Gerard Meijssen gerard.meijssen at
Tue Jan 22 09:23:59 CET 2008

In my opinion de and it are languages that were created and evolved into
what is now the mother tongue of many people. Many of the languages that
might be considered to be part of a German language are older then German
itself as a consequence. When you consider de as a macro language then I
would consider it problematic at best.

Erzgebergisch is part of a language continuum. It is indicated that it has a
specific range. The requester does not consider it a language but a part of
the Upper German branch. It would be possible and proper to model this in a
hierarchical structure like ISO-639-6 but the current standard forces us to
use a connection to one of the existing languages. In this de is probably as
good as any of the others.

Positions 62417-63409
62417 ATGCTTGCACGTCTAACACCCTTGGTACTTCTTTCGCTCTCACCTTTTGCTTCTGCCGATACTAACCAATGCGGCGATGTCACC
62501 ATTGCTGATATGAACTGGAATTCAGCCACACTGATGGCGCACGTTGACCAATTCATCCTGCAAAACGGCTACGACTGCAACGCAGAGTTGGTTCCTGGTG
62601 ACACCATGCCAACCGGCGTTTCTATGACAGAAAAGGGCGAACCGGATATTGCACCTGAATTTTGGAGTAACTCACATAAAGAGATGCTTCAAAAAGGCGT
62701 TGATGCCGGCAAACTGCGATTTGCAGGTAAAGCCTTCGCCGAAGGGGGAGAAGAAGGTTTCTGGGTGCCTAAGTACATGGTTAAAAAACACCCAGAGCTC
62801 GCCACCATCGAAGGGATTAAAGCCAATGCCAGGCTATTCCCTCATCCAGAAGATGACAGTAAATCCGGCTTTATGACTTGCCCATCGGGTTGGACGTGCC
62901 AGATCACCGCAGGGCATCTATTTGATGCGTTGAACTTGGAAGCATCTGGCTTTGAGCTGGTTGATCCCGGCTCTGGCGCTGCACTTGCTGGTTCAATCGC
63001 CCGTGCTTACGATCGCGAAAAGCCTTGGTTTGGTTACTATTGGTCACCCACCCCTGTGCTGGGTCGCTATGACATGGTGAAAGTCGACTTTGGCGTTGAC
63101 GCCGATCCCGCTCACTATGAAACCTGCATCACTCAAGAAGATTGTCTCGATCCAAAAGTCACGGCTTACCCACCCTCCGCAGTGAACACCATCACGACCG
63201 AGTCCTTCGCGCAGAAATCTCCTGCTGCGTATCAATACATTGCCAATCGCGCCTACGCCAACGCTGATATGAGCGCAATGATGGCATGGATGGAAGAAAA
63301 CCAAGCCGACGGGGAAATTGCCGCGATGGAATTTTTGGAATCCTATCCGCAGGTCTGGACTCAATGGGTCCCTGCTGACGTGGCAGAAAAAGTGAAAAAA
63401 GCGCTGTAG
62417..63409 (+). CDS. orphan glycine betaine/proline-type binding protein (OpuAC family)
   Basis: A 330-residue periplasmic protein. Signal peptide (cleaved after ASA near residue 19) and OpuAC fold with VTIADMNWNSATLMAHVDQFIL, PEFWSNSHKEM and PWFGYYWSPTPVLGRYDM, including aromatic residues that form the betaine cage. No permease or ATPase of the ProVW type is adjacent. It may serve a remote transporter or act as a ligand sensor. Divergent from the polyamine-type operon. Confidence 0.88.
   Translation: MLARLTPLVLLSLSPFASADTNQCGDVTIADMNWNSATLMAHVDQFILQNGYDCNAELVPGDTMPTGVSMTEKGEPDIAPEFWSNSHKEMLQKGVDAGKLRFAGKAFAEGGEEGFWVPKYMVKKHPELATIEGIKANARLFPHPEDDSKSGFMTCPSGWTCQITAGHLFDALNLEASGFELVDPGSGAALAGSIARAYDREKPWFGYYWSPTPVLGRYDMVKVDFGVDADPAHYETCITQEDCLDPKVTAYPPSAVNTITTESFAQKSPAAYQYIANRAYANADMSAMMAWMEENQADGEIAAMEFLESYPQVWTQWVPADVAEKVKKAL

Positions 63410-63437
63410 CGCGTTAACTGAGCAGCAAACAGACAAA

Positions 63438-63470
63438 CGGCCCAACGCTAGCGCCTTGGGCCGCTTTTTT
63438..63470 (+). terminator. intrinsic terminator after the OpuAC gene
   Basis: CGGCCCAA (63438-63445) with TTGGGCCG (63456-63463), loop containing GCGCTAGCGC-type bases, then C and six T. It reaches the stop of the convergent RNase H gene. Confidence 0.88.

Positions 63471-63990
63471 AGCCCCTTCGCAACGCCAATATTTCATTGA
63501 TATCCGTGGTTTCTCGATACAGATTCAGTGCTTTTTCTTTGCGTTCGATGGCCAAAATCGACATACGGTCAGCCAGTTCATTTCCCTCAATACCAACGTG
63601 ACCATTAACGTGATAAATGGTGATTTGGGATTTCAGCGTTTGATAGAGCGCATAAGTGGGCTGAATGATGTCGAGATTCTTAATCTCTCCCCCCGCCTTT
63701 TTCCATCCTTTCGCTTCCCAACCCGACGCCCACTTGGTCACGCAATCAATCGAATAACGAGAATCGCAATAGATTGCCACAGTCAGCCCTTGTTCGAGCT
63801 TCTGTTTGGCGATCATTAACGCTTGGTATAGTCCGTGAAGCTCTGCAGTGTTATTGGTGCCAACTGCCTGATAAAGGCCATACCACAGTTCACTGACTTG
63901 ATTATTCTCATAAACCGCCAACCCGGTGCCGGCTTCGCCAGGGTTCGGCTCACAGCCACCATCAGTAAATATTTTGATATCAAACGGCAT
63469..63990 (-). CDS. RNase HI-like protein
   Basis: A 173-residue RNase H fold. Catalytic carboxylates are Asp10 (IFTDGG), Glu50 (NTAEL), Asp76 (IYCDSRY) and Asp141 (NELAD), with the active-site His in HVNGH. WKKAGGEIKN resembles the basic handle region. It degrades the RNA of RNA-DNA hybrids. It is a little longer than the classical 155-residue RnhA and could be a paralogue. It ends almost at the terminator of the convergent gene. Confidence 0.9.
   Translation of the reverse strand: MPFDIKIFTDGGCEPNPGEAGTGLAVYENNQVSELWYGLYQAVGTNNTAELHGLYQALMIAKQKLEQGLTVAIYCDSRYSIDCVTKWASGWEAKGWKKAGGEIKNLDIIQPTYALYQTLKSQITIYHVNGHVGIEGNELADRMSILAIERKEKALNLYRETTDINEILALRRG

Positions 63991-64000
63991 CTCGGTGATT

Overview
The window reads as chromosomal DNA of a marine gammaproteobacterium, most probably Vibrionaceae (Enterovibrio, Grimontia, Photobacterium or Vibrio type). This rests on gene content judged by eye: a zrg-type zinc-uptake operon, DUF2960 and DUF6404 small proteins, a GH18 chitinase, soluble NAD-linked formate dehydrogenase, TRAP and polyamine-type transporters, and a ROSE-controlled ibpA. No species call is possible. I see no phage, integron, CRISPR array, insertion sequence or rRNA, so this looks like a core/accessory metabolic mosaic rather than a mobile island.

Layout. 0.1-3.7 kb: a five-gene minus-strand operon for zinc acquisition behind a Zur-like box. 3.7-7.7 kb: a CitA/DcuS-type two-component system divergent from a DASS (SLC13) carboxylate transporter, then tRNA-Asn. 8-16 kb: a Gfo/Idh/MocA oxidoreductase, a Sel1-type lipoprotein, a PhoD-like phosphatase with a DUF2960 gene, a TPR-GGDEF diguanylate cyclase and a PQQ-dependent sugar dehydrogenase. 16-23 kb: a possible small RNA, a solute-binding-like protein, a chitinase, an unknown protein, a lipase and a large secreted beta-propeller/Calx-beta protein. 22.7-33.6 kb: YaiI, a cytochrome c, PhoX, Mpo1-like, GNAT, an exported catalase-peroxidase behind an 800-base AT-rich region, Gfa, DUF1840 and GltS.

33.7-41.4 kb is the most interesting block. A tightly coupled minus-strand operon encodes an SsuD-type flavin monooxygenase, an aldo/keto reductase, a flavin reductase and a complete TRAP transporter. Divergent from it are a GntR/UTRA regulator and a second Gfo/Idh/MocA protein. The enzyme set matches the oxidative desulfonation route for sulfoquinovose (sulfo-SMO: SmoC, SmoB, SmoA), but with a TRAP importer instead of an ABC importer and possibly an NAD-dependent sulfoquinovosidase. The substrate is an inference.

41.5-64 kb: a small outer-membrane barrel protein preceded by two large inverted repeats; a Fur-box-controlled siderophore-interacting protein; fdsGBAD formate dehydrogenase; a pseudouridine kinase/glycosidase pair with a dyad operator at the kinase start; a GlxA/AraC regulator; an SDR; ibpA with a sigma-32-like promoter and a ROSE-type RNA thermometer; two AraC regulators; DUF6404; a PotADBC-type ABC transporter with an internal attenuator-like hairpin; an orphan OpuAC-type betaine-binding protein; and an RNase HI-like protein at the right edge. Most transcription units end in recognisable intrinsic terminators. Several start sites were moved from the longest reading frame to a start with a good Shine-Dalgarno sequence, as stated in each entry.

The difference between the Alsatian and Erzgebergisch is that one does not
want to be part of something else, while the other does. One is aimed to be
separate, while the other aims to be recognised and to be identifiable.
Consequently I do not see much that is the same between the two proposals.

On Jan 22, 2008 8:50 AM, Stephane Bortzmeyer <bortzmeyer at> wrote:

> On Mon, Jan 21, 2008 at 11:14:32PM +0000,
>  Caoimhin O Donnaile <caoimhin at> wrote
>  a message of 19 lines which said:
> > > Prefix: de
> ...
> > it looks as if "sxu" might be a more appropriate prefix than "de".
> We may have a problem which is similar with the one encountered with
> alsatian: a lot of people use "de" not for the specific Standard
> German language, but as a macrolanguage (even if it is not classified
> as such in ISO 639-3) for all germanic languages.
> This comes in part from the fact that many of these germanic languages
> are typically not written (the native speakers write in Standard
> German).
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